How effective are ammunition restrictions?

The mandated use of non-toxic ammunition has proven to be an extremely effective management approach to lead poisoning and contamination. In 1991, the U.S. Fish and Wildlife Service instituted a nationwide ban on the use of lead shot for the hunting of waterfowl. Within just ten years, researchers found significant improvements in the blood and bone lead levels in a variety of waterfowl species.[11] The use of nontoxic shot reduced the mortality of Mallards from lead toxicosis by 64 percent, and saved approximately 1.4 million ducks a year from ingested lead shot mortality.[12]

How commonplace are ammunition restrictions?

The majority of states have increased restrictions on lead ammunition beyond the 1991 federal waterfowl regulation.  Government entities like the U.S. Army and the National Park Service have made serious commitments to getting the lead out, citing environmental and animal welfare concerns.[13] In 2013, California passed historic legislation that marks the first-ever statewide non-lead ammunition requirement for all hunting. 


Footnotes

[1] F.C. Bellrose. 1959. Lead poisoning as a mortality factor in waterfowl populations. Illinois Natural History Survey Bulletin 27:235-2588.

[2] M.A. Tranel & R.O. Kimmel. 2009. Impacts of lead ammunition on wildlife, the environment, and human health – a literature review and implications for Minnesota. R. T. Watson, M. Fuller, M. Pokras, and W. G. Hunt (Eds.). In Ingestion of Lead from Spent Ammunition: Implications for Wildlife and Humans. The Peregrine Fund, Boise, Idaho, USA. DOI 10.4080/isla.2009.0307.

[3] National Park Service. 2013. Lead Bullet Risks for Wildlife and Humans.

[4] M.A. Tranel & R.O. Kimmel. 2009. Impacts of lead ammunition on wildlife, the environment, and human health – a literature review and implications for Minnesota. R. T. Watson, M. Fuller, M. Pokras, and W. G. Hunt (Eds.). In Ingestion of Lead from Spent Ammunition: Implications for Wildlife and Humans. The Peregrine Fund, Boise, Idaho, USA. DOI 10.4080/isla.2009.0307.

[5] W. Stansley, and D. E. Roscoe. 1996. The uptake and effects of lead in small mammals and frogs at a trap and skeet range. Archives of Environmental Contamination and Toxicology 30: 220-226.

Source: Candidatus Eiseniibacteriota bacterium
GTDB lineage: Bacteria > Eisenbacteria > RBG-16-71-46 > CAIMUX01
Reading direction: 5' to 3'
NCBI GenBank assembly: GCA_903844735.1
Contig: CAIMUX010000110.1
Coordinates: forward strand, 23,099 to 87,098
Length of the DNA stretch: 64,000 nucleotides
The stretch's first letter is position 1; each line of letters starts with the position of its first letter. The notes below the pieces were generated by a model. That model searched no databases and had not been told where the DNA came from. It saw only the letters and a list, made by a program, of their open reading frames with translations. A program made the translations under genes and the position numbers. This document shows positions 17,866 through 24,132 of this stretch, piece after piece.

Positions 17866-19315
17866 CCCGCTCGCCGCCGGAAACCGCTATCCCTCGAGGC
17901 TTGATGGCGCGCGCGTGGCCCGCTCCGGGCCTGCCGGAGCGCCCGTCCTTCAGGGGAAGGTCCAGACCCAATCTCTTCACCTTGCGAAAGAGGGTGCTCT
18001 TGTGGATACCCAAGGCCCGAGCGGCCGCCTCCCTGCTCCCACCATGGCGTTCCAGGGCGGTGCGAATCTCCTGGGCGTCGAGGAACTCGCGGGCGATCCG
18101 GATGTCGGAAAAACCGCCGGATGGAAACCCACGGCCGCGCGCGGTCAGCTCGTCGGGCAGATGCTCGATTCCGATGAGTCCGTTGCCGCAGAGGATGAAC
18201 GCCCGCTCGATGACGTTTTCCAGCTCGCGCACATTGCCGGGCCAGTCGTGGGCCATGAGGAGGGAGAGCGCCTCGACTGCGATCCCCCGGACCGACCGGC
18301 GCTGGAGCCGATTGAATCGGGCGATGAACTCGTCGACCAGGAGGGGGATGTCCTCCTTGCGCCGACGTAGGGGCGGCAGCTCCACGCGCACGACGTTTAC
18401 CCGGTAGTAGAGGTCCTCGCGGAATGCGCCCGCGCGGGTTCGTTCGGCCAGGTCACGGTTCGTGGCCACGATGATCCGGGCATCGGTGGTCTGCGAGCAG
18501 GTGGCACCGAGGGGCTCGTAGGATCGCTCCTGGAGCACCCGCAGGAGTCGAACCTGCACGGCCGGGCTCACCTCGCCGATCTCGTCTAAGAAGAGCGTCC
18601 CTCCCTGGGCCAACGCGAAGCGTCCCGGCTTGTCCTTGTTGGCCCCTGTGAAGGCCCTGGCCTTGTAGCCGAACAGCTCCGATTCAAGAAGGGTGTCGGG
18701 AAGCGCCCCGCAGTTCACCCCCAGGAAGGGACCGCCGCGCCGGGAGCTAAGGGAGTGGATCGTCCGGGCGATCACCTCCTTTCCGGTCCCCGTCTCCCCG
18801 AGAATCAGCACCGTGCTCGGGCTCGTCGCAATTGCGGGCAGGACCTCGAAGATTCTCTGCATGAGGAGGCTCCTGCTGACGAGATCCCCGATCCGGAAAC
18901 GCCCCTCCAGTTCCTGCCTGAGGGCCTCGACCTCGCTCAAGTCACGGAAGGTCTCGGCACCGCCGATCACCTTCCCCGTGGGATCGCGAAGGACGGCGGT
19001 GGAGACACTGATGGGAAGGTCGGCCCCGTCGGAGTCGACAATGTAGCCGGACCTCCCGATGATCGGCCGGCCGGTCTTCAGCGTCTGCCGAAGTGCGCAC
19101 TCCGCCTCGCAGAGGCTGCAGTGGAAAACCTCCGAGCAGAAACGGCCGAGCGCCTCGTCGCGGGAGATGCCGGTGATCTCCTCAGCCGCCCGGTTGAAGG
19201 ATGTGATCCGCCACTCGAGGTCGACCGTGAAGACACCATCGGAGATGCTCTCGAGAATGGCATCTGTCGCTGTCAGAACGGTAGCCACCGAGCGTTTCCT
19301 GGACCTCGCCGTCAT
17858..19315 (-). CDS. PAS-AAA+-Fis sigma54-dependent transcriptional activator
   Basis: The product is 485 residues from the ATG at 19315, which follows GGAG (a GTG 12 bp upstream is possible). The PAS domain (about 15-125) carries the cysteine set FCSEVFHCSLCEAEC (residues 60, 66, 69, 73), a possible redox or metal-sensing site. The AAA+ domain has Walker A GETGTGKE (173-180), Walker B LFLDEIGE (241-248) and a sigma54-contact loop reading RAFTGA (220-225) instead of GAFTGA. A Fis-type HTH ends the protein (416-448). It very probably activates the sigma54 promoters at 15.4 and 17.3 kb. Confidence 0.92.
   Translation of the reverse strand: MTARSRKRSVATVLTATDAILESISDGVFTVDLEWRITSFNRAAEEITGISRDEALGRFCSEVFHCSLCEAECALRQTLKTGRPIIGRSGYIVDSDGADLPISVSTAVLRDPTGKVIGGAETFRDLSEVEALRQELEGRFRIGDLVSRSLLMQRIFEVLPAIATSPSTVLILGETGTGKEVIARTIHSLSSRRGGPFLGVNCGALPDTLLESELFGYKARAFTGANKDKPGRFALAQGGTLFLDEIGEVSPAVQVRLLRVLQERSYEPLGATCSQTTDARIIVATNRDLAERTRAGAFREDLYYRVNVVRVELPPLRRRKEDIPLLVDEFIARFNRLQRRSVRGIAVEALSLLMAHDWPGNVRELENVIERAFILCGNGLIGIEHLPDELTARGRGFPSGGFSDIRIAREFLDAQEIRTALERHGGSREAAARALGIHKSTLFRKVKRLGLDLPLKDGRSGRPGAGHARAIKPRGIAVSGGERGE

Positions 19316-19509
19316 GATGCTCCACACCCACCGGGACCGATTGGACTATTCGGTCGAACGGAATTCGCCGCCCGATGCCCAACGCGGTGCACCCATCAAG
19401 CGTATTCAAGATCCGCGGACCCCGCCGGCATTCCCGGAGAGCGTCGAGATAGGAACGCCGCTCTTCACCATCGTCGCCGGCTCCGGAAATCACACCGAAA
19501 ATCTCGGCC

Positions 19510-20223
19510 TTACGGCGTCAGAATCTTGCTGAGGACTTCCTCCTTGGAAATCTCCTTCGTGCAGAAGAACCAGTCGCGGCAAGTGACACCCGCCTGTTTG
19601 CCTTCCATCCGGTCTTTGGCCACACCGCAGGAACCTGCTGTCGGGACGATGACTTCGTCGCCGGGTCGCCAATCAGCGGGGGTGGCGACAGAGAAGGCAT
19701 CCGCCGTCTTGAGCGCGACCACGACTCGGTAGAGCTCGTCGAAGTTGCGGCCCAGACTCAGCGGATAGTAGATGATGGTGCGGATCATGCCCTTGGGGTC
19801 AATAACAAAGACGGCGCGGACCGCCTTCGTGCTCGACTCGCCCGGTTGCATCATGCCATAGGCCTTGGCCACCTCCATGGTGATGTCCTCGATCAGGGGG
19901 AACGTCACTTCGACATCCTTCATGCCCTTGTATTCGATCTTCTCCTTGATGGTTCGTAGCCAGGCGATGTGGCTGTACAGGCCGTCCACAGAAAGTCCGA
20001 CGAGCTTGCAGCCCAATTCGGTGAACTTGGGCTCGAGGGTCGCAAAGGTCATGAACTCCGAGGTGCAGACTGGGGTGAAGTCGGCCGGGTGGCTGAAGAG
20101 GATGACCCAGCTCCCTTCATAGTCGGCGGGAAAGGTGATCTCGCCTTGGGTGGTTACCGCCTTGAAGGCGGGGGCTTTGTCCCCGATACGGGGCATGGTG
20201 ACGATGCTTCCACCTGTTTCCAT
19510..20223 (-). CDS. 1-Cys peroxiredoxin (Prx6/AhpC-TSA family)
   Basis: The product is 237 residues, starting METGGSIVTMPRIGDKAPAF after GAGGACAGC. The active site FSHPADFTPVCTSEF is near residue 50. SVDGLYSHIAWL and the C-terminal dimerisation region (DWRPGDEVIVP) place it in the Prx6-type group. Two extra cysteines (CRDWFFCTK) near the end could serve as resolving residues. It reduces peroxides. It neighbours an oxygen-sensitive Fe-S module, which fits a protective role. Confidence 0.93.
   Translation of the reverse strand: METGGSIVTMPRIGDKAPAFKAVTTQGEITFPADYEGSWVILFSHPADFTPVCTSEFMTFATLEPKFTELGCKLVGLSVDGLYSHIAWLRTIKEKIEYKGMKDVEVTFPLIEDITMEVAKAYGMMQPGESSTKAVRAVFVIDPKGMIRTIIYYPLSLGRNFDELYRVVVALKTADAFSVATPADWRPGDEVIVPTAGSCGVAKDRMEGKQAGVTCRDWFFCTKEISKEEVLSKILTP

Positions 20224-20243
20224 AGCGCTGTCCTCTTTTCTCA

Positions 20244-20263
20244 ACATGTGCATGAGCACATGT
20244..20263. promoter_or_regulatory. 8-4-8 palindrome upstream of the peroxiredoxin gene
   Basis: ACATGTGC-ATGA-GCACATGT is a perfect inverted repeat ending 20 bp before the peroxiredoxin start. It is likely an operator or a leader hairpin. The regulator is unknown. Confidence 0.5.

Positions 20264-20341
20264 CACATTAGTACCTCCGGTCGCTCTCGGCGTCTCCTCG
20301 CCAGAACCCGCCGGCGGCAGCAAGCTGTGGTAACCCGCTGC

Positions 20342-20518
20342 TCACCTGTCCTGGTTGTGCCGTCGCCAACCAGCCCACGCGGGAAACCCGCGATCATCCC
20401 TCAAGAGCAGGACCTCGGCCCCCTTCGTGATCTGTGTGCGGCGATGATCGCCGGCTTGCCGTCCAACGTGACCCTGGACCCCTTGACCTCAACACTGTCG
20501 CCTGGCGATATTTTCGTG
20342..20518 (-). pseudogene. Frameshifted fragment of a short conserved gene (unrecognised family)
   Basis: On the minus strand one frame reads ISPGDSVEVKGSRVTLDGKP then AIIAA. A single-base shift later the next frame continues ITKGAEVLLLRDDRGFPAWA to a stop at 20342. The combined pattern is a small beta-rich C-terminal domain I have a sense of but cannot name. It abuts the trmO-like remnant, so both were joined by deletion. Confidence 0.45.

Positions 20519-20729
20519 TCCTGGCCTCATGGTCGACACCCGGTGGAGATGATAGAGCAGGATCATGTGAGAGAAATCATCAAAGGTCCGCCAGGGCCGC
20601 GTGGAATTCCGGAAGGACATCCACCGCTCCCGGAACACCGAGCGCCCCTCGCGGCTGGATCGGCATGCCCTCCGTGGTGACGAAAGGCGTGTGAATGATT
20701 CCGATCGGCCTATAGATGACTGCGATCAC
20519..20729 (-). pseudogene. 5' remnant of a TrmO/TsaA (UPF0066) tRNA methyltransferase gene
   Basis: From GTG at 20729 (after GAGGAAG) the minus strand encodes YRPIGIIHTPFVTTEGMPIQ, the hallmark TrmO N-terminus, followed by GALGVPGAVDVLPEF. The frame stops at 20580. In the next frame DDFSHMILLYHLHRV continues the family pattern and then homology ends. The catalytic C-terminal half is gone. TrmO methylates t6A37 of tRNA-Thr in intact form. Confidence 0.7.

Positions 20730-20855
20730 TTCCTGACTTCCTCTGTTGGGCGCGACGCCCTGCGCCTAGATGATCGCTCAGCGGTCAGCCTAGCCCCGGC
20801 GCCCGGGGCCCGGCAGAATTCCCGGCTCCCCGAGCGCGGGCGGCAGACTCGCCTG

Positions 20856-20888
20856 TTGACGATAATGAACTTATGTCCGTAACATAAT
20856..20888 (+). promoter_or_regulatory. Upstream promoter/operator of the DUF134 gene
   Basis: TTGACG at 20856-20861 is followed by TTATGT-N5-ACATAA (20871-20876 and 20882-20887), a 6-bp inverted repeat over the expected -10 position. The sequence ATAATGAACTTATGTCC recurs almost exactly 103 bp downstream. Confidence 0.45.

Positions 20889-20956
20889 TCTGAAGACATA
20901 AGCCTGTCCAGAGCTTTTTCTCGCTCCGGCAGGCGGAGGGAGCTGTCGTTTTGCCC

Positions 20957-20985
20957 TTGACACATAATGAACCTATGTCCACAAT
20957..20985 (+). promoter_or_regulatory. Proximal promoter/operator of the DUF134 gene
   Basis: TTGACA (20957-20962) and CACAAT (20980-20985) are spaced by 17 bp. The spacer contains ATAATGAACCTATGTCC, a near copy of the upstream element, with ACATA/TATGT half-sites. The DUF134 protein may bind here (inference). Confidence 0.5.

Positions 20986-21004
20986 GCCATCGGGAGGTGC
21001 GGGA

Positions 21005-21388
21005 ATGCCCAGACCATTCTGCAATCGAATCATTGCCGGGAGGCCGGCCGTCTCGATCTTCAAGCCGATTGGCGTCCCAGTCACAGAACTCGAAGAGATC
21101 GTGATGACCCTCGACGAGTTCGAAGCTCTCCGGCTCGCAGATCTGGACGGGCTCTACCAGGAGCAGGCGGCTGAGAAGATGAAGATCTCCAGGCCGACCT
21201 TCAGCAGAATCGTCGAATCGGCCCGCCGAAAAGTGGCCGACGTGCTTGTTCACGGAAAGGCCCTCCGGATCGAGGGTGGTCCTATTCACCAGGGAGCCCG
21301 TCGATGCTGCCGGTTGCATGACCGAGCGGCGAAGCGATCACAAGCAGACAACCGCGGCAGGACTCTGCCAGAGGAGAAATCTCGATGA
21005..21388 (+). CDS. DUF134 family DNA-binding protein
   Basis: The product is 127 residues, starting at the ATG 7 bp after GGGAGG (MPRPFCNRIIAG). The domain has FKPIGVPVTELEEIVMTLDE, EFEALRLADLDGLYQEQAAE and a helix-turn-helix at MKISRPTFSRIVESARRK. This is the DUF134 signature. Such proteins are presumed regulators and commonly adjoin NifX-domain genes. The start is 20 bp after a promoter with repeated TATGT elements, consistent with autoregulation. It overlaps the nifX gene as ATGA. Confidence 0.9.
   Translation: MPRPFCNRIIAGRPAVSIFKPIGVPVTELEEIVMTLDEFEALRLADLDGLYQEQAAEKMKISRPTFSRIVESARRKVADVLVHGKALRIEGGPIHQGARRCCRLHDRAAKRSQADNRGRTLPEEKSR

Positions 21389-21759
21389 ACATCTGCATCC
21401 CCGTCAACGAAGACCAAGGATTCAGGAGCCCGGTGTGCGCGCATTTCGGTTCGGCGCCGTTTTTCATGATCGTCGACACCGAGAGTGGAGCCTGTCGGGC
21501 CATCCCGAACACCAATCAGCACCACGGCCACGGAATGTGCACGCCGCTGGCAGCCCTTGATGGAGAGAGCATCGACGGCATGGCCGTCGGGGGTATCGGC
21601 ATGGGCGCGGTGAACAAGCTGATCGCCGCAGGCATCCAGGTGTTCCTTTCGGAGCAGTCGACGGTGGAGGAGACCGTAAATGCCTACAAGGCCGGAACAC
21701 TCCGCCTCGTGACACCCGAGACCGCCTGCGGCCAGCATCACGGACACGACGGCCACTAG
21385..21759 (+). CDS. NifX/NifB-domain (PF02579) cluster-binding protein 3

[6] H.L. Needleman, et al. The long-term effects of exposure to low doses of lead in childhood: An 11-year follow-up report. New Engl J Med 1990; 322: 83-88, R.L. Canfield, et al. Intellectual impairment in children with blood lead concentrations below 10 μg per deciliter. New Engl J Med 2003; 348: 1517-1526, Canfield, et al, B.P. Lanphear, et al. Low-level environmental lead exposure and children’s intellectual function: an international pooled analysis. Environ Health Perspect 2005; 113:894-899.

[7] D.J. Pain, et al. Potential hazard to human health from exposure to fragments of lead bullets and shot in the tissues of game animals. PLoS ONE 2010; 5: e10315.

[8] U.S. National Park Service. 2011. Lead Bullet Risks for Humans & Wildlife..

[9] D.J. Case & Associates. 2006.  Non-lead Ammunition Program Hunter Survey. In Final report to the Arizona Game & Fish Department. Washington, D.C.: Association of Fish and Wildlife Agencies.

[10] V.G. Thomas. 2013. Lead-Free Hunting Rifle Ammunition: Product Availability, Price, Effectiveness, and Role in Global Wildlife Conservation. AMBIO Journal of Human Environment. 4 Jan. 2013.

[11] V.G. Thomas. 2009. The policy and legislative dimensions of nontoxic shot and bullet use in North America. Ibid.

[12] W.L. Anderson, S.P. Havera & B.W. Zercher. 2000. Ingestion of lead and nontoxic shotgun pellets by ducks in the Mississippi flyway. Journal of Wildlife Management 64:848-857.

[13] D. Mikko. 1999. “U.S. Military Green Bullet”. Association of Firearm and Tool Mark Examiners Journal 31.4,  Environment News Service. 19 Mar. 2009. http://www.ens-newswire.com/ens/mar2009/2009-03-16-093.html.